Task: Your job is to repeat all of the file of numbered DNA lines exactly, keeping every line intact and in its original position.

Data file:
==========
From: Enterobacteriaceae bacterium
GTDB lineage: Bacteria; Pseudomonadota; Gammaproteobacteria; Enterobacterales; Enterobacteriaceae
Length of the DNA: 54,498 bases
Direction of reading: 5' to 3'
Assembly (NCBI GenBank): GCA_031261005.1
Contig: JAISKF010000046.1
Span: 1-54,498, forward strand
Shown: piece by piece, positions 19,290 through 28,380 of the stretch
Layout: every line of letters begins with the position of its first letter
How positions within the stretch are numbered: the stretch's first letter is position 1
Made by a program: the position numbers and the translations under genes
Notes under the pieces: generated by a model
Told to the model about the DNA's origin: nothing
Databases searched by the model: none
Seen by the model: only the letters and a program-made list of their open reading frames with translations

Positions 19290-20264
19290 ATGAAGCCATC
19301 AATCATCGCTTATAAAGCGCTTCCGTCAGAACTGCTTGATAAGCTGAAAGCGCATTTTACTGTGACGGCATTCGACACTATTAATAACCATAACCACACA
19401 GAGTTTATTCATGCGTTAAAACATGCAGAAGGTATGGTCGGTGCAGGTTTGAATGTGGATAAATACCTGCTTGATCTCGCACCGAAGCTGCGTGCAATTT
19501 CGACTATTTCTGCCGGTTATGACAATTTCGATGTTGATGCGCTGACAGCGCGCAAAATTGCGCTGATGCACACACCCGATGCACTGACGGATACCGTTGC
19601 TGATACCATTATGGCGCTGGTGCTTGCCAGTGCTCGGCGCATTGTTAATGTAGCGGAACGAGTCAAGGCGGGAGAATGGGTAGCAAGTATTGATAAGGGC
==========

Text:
From: Enterobacteriaceae bacterium
GTDB lineage: Bacteria; Pseudomonadota; Gammaproteobacteria; Enterobacterales; Enterobacteriaceae
Length of the DNA: 54,498 bases
Direction of reading: 5' to 3'
Assembly (NCBI GenBank): GCA_031261005.1
Contig: JAISKF010000046.1
Span: 1-54,498, forward strand
Shown: piece by piece, positions 19,290 through 28,380 of the stretch
Layout: every line of letters begins with the position of its first letter
How positions within the stretch are numbered: the stretch's first letter is position 1
Made by a program: the position numbers and the translations under genes
Notes under the pieces: generated by a model
Told to the model about the DNA's origin: nothing
Databases searched by the model: none
Seen by the model: only the letters and a program-made list of their open reading frames with translations

Positions 19290-20264
19290 ATGAAGCCATC
19301 AATCATCGCTTATAAAGCGCTTCCGTCAGAACTGCTTGATAAGCTGAAAGCGCATTTTACTGTGACGGCATTCGACACTATTAATAACCATAACCACACA
19401 GAGTTTATTCATGCGTTAAAACATGCAGAAGGTATGGTCGGTGCAGGTTTGAATGTGGATAAATACCTGCTTGATCTCGCACCGAAGCTGCGTGCAATTT
19501 CGACTATTTCTGCCGGTTATGACAATTTCGATGTTGATGCGCTGACAGCGCGCAAAATTGCGCTGATGCACACACCCGATGCACTGACGGATACCGTTGC
19601 TGATACCATTATGGCGCTGGTGCTTGCCAGTGCTCGGCGCATTGTTAATGTAGCGGAACGAGTCAAGGCGGGAGAATGGGTAGCAAGTATTGATAAGGGC